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■ [music] Michael Pisaro / Greg Stuart - Hearing Metal 2 (gw 005)
Hearing Metal 2 is a continuous 62-minute piece, consisting of three parts. Part 1 begins with calm nature sounds - field recordings of water (rivers, waves) and birds chirping, softly fading in and out in between humble silences like ephemeral scenes in someone's dream. The various sounds of water featuring in this section (surging waves, streams of river) are so memorable - these sounds immediately captivated my ears with crystal-clear, transparent textures, without conveying any hint of heaviness or pressure of the real water. Occasionally inserted quiet sine tones, organ samples, string instrument sounds and whistle-like pure high tones create a surreal feel, like fleeting shadows in the middle of sun-lit nature scenes. These instrumental sounds intertwine with the lively, realistic feel of the field recordings, tingeing the nature sounds with an air of alertness and mysticism. In this part-real, part-unreal translucent soundscape, something begins to feel subtly and slightly 'off', as if I had a glimpse of the almost invisible (but surely existing) abyss or gap in between the peaceful nature scenes. The part 1 ends with the clear chirps of a bird, whose voice sounds like a prophet to hint an entrance to another world.
In part 2, this 'slightly unreal' feel (or the glimpse of the abyss) of part 1 becomes the focus, created by the thick layers of Greg Stuart's metallic percussion sounds, and revealing the hidden, massive power underneath the reality of the sun-lit nature scenes. It is a dark world that slowly revolves with the creaking wheels simultaneously with (and behind) the bright nature scenes presented in part 1, while filling the music with a foreboding but somewhat serene atmosphere. These dark wheels feel like the shadow of nature (or the underside of the real world), giving another dimension to the reality. It seems that two worlds of light and dark gravitate toward each other from the extreme opposites, while keeping the perfect harmony without polarizing the whole world in two.
The deepest core of the world is revealed with the thick complex of Stuart's metal percussion sounds, drawing the listener's brain into a deep, awe-inspiring consciousness. The earlier solemn organ sampling (played by Pisaro's son John) in part 1 now felt like a sign to hint at the connection between part 1 and part 2 - the sun-lit bright world and the dark underground world.
This feel of two different worlds (light and dark) moving forward simultaneously evokes in me some of Haruki Murakami's novel worlds, specifically 'Hard-boiled Wonderland and the End of the World'. 38 minutes into part 2, the thick complex of metallic sounds of percussion started to sound like solemn, calm music (perhaps in my ears - though there is no actual melody or harmony recognized clearly), just like birds in nature sometimes start to sound like music when you are deeply immersed in the tableau. Soon after I started to feel I was hearing this calm music in the layers of intense percussion, part 2 ended -- as if its purpose had been fulfilled in that moment.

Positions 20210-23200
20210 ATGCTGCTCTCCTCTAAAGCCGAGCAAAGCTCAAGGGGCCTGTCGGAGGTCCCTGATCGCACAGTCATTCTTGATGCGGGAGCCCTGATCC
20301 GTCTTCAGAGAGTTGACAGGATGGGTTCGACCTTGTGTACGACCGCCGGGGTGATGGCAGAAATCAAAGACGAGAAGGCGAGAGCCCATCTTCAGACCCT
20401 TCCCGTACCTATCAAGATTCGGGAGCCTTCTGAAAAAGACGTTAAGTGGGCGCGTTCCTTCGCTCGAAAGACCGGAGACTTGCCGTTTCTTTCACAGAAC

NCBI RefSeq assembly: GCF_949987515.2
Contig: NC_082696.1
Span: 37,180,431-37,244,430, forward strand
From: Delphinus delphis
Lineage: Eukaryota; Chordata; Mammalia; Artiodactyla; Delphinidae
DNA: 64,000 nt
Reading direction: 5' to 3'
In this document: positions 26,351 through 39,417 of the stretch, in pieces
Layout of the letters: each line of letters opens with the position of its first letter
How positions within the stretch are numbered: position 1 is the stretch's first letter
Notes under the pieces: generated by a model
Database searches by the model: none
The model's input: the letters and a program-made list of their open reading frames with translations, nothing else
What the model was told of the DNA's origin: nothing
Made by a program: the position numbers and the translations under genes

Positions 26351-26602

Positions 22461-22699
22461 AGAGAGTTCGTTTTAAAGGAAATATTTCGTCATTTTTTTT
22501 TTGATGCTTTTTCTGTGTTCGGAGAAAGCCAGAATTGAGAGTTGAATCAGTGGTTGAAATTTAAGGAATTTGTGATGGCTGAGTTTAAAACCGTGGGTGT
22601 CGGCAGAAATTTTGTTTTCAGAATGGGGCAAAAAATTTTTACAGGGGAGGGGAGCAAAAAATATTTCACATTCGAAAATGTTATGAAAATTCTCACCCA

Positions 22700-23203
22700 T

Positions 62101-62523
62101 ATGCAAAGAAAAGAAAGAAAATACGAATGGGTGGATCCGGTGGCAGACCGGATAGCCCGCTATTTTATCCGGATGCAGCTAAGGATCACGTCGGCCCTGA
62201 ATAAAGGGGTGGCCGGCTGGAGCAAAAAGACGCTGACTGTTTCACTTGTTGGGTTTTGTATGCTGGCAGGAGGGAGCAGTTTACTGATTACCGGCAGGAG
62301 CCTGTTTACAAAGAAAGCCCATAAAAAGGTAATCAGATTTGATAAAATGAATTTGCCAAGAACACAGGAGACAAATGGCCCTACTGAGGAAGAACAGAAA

Part 3 started with the chirps of birds and the sound of winds - now bright nature is back again. While listening to the peaceful sounds of birds in the field recordings, my ears were still hearing the deep echoes of thick layers of metallic sounds simultaneously, as if the two worlds represented by part 1 and part 2 (light and dark) revealed their shapes in front of me at the same time. After these two worlds synchronized together in the part 3 (in my brain) in a few minutes, the music ends.
The concept of two opposite worlds (light and dark) simultaneously existing reminds me of the surreal feel of Pisaro's late 2009 piece 'asleep, street, pipes, tones', in which it felt as if several above-ground real world locations (New York streets, small towns in Europe or elsewhere) and perhaps even some unreal places were all connected through an invisible (or imaginary) network of underground pipes. Also in Pisaro's early 2009 piece 'July Mountain', two different worlds - field recordings (the sun-lit world) and Greg Stuart's percussion sounds (the dark shadow world) - were moving forward simultaneously while intertwining with each other to form one whole entity, never violating or crushing the other end of the extreme at all. This concept of two opposite worlds consisted of completely different materials (e.g., nature and metallic instruments) co-existing and creating a perfect balance and harmony seems to be one of Pisaro's significant achievements in his recent works. This sense of separation and unity co-existing in parallel is created in Hearing Metal 2 as well - in a more epiphanic way affecting the listener's subconsciousness. Hearing Metal 2 contains a similar concept as the aforementioned two pieces, but in a further developed, focused, more powerful form operating at a deeper level.